Quite what the chickens were there for remained - like much else - a moot point, but there were plenty of them, dangling from actors' belts, getting torn limb from limb, facilitating masturbation and being bloodily delivered from a pregnant woman suspended upside down on a high wooden column. There was little chance, however, to ponder the whys and wherefores, as the performers, in varying states of undress, rampaged about in the fire-lit murk of the Tramway's huge main space, driving sundry large, strange, wheeled contraptions through the hastily scattering crowd, hotly pursued by a blinding bright mobile lighting rig. Then just when you thought you were safely out of the way, here comes some mad woman charging up behind you, flailing a bunch of tied-together plastic bottles wildly around her head; meanwhile someone else is riding about on a sort of mini traction engine, yelling and flinging flour all over the place; whoops, mind that flaming torch just missing your face by inches; sorry, was that your foot? And all the while the relentless, dizzying blasts of mega decibel techno or drum and bass, the lurid, flickering play of hugely stretched shadows over the walls, the heady charge of fear -of being plunged into an unknown, grandly grotesque realm with no place to hide.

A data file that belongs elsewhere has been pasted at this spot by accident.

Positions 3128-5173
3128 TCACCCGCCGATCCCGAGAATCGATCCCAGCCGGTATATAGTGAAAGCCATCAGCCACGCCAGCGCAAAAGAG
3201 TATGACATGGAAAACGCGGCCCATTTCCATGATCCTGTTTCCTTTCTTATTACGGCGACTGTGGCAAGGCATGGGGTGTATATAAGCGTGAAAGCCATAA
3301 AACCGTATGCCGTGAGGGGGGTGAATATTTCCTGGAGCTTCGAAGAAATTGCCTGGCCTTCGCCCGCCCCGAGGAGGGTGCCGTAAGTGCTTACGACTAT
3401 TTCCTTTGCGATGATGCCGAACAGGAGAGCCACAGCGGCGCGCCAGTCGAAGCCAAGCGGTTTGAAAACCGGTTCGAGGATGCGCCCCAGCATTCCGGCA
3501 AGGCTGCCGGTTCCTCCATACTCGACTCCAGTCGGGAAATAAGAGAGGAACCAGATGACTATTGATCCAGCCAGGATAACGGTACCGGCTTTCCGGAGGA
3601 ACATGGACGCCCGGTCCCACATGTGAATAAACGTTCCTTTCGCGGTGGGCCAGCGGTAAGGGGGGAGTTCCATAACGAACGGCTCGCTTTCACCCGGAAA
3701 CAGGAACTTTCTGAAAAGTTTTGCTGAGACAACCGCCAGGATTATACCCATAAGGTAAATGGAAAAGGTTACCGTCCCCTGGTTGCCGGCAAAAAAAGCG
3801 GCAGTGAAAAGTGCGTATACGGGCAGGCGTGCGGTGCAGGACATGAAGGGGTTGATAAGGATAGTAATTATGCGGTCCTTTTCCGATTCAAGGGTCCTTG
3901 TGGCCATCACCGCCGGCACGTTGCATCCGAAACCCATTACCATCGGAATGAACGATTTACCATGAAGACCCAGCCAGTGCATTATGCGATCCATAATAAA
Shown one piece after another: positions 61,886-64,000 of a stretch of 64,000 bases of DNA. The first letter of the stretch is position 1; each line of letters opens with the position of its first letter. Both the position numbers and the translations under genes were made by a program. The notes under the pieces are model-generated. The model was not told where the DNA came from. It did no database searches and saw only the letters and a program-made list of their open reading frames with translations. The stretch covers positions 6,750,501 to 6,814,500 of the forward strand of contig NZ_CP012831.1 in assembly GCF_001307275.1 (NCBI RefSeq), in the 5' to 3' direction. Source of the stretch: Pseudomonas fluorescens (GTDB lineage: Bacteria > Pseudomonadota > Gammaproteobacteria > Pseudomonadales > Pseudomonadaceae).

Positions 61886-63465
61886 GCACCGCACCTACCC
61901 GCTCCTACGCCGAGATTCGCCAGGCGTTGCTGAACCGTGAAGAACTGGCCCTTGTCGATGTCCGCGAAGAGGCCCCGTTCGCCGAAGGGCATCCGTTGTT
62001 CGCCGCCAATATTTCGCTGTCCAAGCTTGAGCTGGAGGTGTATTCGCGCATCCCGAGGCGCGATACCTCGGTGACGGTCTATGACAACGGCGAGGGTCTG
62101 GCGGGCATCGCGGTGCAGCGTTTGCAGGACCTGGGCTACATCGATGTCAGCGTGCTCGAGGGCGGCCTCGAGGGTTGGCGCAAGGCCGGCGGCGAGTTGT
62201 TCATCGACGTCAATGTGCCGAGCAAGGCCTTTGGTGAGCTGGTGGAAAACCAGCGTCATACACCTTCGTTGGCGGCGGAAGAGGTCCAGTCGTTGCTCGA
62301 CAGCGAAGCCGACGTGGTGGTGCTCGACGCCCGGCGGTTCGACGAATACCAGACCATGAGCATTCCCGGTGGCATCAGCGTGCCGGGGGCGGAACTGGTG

In amongst the chaos, threads and tableaux form: performers fight furiously over swaddled, babylike bundles, which are then each laid in turn on the ground, each beside a small, burning oil lamp, as the atmosphere gradually calms to sombre - and then you notice, with a squirm of horror, that the bundles are moving... bowed, timorous figures approach beseechingly out of the gloom, their dress and demeanour recalling images of East European refugees, their odd looking backpacks revealed, on closer inspection, as mummified corpses. Four women perch in a circle atop tall wooden poles, dousing themselves ritually in milk; giant barrel like eggs roll imposingly down the centre of the hall, veered this way and that by their unseen occupants.
Visually and viscerally, it's a breathtaking ride, a kind of savage, anarchic circus seething with fearsome, frenetic energy, assaulting and buffeting the senses in a blitz of sensation, momentum and surprise. Cerebrally, however, it's rather more problematic; while purporting to dramatise the endemic conflicts and power plays of our fragmented fin-de-siecle society, Manes offers precious little in the way of your actual intelligibility. Chickens and eggs, blood and milk, sex and death - the elemental symbols are there, but what they're gesturing towards remains essentially opaque. For bravura theatrical daring, however, along with sheer all round intensity of experience, it would be hard to match.
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